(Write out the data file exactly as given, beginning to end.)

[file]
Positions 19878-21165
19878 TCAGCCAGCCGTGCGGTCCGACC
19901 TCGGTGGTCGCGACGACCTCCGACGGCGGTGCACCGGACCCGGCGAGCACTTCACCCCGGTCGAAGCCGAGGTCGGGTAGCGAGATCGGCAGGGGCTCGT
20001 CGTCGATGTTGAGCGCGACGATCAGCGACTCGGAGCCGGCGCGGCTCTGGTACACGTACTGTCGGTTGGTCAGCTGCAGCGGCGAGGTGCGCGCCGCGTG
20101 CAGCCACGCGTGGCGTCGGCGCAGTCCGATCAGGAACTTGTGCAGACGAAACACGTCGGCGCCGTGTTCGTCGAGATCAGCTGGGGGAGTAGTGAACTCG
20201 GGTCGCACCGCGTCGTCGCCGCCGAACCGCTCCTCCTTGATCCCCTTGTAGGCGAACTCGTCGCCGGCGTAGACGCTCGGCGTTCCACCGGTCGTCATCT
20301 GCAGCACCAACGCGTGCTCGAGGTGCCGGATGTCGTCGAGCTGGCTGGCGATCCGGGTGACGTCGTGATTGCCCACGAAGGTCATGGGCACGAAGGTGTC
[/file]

Positions 19878-21165
19878 TCAGCCAGCCGTGCGGTCCGACC
19901 TCGGTGGTCGCGACGACCTCCGACGGCGGTGCACCGGACCCGGCGAGCACTTCACCCCGGTCGAAGCCGAGGTCGGGTAGCGAGATCGGCAGGGGCTCGT
20001 CGTCGATGTTGAGCGCGACGATCAGCGACTCGGAGCCGGCGCGGCTCTGGTACACGTACTGTCGGTTGGTCAGCTGCAGCGGCGAGGTGCGCGCCGCGTG
20101 CAGCCACGCGTGGCGTCGGCGCAGTCCGATCAGGAACTTGTGCAGACGAAACACGTCGGCGCCGTGTTCGTCGAGATCAGCTGGGGGAGTAGTGAACTCG
20201 GGTCGCACCGCGTCGTCGCCGCCGAACCGCTCCTCCTTGATCCCCTTGTAGGCGAACTCGTCGCCGGCGTAGACGCTCGGCGTTCCACCGGTCGTCATCT
20301 GCAGCACCAACGCGTGCTCGAGGTGCCGGATGTCGTCGAGCTGGCTGGCGATCCGGGTGACGTCGTGATTGCCCACGAAGGTCATGGGCACGAAGGTGTC